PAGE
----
This site is dedicated to the memory of my parents and to our ancestors. If you are related to those listed, I hope this gives you a better understanding of their lives. Feel free to comment on anything posted, especially if you have additional or different information. The posts on this page chronicle my
research journey and provide resources and links. Genealogy is divided by parental lineage into Lowe and Bader. You can access these by
category from the menu and side links. Please be aware that this is an on-going project. Information will be updated as it becomes available.

Journey # 4: Help!

On my next day off, I was standing in the genealogy society office telling my story to the first volunteer I could find.

When I complained that I had no access to original documents, the volunteer explained that the subscription genealogy databases had certain types of scanned documents that could be viewed online. She offered to show me how to use Ancestry.com since the society had a library license that provided access to all members and visitors. She explained that birth and marriage records were not always the best resources for finding family members and recommended census reports. I'd ignored the listings for census reports while I was using FamilySearch.org, because I did not understand their significance or how to use them. 

That day I discovered that these census documents were a wealth of information. Not only did they show exactly where the family lived, but listed all residents and how each related to the head of the household. The records provided names, ages, occupations and birth places.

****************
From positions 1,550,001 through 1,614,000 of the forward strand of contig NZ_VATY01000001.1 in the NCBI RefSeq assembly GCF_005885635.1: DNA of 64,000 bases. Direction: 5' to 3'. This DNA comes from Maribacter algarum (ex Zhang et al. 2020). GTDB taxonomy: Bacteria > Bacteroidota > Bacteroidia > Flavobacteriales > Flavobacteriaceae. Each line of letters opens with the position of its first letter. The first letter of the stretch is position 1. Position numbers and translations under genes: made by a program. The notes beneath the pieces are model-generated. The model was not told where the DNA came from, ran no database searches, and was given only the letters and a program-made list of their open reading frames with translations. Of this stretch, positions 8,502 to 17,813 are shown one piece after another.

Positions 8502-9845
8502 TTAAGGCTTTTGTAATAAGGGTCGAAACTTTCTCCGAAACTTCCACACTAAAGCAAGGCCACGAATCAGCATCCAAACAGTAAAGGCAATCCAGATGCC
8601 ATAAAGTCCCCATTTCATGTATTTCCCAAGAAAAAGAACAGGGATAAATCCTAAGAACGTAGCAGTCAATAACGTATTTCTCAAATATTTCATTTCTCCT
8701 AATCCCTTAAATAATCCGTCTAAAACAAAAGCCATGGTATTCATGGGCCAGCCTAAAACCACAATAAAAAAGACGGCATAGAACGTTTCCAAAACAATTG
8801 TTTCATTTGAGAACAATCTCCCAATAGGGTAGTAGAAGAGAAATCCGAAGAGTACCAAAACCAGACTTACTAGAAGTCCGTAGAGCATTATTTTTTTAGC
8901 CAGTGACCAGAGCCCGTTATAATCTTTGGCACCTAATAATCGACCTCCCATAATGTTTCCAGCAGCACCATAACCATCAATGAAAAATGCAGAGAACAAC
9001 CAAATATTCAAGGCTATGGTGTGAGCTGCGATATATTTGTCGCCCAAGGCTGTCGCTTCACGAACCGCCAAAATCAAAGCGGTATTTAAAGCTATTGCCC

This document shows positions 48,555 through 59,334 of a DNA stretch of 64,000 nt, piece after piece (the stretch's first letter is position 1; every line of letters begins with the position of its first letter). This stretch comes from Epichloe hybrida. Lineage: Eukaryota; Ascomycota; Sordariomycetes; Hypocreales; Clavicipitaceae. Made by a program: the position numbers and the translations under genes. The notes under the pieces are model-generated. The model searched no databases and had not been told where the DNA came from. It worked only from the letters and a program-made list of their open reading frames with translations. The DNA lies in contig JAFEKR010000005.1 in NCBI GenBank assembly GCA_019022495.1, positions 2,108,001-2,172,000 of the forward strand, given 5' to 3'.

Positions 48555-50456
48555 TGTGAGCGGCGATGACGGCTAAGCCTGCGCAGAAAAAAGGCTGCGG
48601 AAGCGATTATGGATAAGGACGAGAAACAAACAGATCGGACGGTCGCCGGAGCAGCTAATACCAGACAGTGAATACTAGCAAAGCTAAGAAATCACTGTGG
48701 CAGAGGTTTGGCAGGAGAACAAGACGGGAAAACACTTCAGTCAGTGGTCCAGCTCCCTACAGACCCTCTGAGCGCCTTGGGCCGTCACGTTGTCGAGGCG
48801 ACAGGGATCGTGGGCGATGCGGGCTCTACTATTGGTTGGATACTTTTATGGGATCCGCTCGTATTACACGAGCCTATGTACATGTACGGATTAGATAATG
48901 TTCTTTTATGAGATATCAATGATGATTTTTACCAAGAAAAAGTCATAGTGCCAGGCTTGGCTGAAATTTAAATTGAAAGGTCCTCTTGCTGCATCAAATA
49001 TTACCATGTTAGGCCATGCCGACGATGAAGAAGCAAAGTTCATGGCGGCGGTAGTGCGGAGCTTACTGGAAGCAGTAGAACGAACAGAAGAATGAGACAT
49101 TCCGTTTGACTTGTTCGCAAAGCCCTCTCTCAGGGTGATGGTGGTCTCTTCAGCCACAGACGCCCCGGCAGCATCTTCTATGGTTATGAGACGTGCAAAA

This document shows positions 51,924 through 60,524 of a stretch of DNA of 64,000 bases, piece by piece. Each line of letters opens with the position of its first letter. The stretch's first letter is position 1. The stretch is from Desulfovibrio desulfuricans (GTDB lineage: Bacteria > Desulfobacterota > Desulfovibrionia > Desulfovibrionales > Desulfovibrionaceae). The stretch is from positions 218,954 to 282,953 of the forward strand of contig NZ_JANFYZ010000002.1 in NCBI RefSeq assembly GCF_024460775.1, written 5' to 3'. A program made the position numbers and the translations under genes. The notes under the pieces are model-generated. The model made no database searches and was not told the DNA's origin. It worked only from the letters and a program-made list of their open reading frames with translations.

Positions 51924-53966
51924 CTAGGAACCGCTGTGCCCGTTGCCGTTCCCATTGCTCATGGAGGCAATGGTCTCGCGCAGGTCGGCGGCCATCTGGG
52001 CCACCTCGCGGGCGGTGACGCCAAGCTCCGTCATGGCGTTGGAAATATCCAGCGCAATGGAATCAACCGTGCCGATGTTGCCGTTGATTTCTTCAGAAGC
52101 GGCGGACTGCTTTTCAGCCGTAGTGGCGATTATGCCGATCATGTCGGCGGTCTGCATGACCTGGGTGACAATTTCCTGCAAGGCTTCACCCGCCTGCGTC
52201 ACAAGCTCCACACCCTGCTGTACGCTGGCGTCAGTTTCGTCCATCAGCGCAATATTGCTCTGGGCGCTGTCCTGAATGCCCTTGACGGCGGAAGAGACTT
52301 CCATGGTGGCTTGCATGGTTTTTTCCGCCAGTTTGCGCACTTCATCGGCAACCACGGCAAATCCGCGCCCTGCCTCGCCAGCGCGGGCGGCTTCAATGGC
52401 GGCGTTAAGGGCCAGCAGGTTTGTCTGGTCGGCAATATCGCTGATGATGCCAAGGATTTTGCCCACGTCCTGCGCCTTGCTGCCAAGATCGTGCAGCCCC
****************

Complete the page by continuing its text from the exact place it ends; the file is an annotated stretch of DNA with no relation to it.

I spent all my spare time over the next week at the municipal library on public workstations using Ancestry.com for free (the library pays for a license the same as the genealogy society and is open on weeknights). 

Census surveys were done in the UK every ten years, with the most recent one available online having been done in 1911. I knew my father's father's name from his birth certificate, and my grandfather's father's name from the marriage certificate I had in my trunk. I also knew the name of one of my grandparent's siblings from letters. Those names helped me to find the family in the 1911 census. 

To find the correct census record, I searched by my grandfather's name with his approximate age and then viewed each document that had a person on it with that name. I started with those in Yorkshire since that's where my father was born and where my grandfather was married. In the household lists that contained names the same as my grandfather's, I looked to see if the household head matched my great-grandfather's name and if any of the other children matched the first name from a letter I had.

This wasn't as straight-forward as it sounds. As I mentioned, their names were super common and there were many records. Also, the census records are hand-written and could be difficult to read — not just for me but for those who transcribed the data that ended up in the online index. Sometimes names were misspelled in the transcriptions, although I didn't realize just how significant that could be in searching yet.

But I'd found a family living in Leeds that fit the information I had. I checked the age of the person with my grandfather's name and extrapolated a birth year. It matched the birth year shown on the marriage certificate. I'd found them! I knew exactly where they were in 1911 — and more importantly I now knew his mother's first name as it appeared on the census. Additionally, I knew where each person had been born. I saved the document to a thumb drive I'd plugged into the library computer. From that information, I was able to find the same family in the 1901 census as well.

0 comments:

Post a Comment

To prevent spam, your comment must be approved before it appears. Thank-you for your patience.